APHL FS page.pngAPHL promotes the role of state and local public health laboratories and agricultural laboratories in the detection and characterization of foodborne pathogens. APHL works with member laboratories to ensure robust surveillance and outbreak detection and prevention activities. APHL advances laboratory practice by:

  • Increasing the competence of laboratory staff
  • Improving the capabilities of member laboratories
  • Strengthening the defensibility of results

APHL achieves these goals by working w​ith federal partners at the US Centers for Disease Control and Prevention (CDC), US Food and Drug Administration (FDA), and the US Department of Agriculture Food Safety Inspection Service.

Supporting Molecular Surveillance for Enteric Diseases

APHL supports members who participate in PulseNet, CaliciNet and CryptoNet​ to ensure robust surveillance of key foodborne pathogens. 

For more than 20 years, PulseNet has revolutionized foodborne outbreak investigations with a high return on investment. APHL builds capacity in laboratories submitting timely, high-quality data to the PulseNet National Databases and is helping the network move efficiently to next generation methods. ​APHL also supports international laboratories with implementing PulseNet worldwide. 

Similarly, APHL promotes GenomeTrakr through trainings, technical meetings and information dissemination. GenomeTrakr enables laboratories to compare genetic and geographic data from illness-causing organisms in food and the environment, helping to detect problems in the food supply,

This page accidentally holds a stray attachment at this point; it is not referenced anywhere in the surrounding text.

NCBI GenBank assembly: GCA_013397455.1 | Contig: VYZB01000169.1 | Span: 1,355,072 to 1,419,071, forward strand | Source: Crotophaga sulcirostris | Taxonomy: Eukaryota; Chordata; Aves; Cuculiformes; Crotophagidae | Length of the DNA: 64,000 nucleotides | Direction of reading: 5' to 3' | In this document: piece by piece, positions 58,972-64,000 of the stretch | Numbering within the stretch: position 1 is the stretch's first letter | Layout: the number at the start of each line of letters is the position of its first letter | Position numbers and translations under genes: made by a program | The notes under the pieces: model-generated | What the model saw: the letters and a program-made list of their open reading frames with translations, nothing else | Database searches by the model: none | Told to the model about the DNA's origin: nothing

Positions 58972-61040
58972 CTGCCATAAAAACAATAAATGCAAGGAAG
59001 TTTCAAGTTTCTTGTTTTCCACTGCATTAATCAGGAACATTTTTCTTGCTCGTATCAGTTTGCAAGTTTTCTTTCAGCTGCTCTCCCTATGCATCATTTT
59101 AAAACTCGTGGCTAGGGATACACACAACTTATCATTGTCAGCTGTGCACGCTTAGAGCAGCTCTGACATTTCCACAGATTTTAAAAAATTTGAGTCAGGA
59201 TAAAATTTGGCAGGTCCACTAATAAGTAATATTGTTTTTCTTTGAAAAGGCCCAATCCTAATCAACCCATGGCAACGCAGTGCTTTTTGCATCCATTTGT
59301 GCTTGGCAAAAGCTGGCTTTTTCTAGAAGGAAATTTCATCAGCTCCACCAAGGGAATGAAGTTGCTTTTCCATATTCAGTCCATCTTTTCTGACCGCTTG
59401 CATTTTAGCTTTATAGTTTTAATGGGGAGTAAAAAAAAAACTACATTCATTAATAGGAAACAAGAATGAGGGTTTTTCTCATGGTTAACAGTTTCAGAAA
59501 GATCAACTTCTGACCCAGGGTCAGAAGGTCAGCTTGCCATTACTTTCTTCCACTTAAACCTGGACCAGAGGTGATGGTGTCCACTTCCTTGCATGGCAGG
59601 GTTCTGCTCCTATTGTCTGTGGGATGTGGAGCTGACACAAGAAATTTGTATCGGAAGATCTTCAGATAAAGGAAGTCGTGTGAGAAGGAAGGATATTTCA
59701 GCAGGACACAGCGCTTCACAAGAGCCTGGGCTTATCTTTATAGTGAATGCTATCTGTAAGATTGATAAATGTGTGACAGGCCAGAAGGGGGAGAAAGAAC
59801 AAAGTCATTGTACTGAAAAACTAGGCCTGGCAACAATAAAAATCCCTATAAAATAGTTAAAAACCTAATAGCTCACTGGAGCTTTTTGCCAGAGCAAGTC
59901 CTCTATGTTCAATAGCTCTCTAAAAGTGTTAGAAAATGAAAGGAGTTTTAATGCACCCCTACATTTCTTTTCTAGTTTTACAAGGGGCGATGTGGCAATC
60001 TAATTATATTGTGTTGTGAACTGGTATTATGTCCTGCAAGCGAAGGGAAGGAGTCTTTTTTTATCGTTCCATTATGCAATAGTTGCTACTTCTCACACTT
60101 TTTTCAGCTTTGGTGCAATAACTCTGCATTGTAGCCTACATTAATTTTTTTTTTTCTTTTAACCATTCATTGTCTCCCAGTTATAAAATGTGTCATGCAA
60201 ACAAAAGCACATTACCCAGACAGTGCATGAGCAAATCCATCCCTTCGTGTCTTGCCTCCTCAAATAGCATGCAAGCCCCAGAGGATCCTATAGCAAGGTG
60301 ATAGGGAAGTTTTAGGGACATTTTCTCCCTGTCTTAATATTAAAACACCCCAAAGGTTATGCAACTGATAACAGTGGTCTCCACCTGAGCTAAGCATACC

Improving Foodborne Outbreak Investigations

Working through the Council to Improve Foodborne Outbreak Response (CIFOR), APHL maintains a strong role in enhancing communication and collaboration across the disciplines involved in investigating foodborne illness outbreaks. APHL has led the production of several tools and resources, including the OUE Guidelines and Food Safety Programs Reference Guide

Enabling Defensible, High-Quality Data

APHL and our members recognize that for laboratory data to fulfill its purpose, it must inform regulatory policy and actions, be viewed in the context of on-going disease, and be available as the basis for population-based burden of illness studies and trends analysis. APHL has led the development of several resources intended to support the defensibility of laboratory data:

Providing Career-spanning Training

APHL is working with FDA's Office of Training Education and Development and a team of subject matter experts (SMEs) to build a competency-based curriculum framework for human and animal food laboratory professionals. The framework spans five professional levels (from entry to senior administration) and depicts the content areas in which laboratory professionals must posses competencies in order to successfully perform their job functions.

Competency-based training courses are currently in development to complement the curriculum framework. These courses can be found on APHL's Training Portal.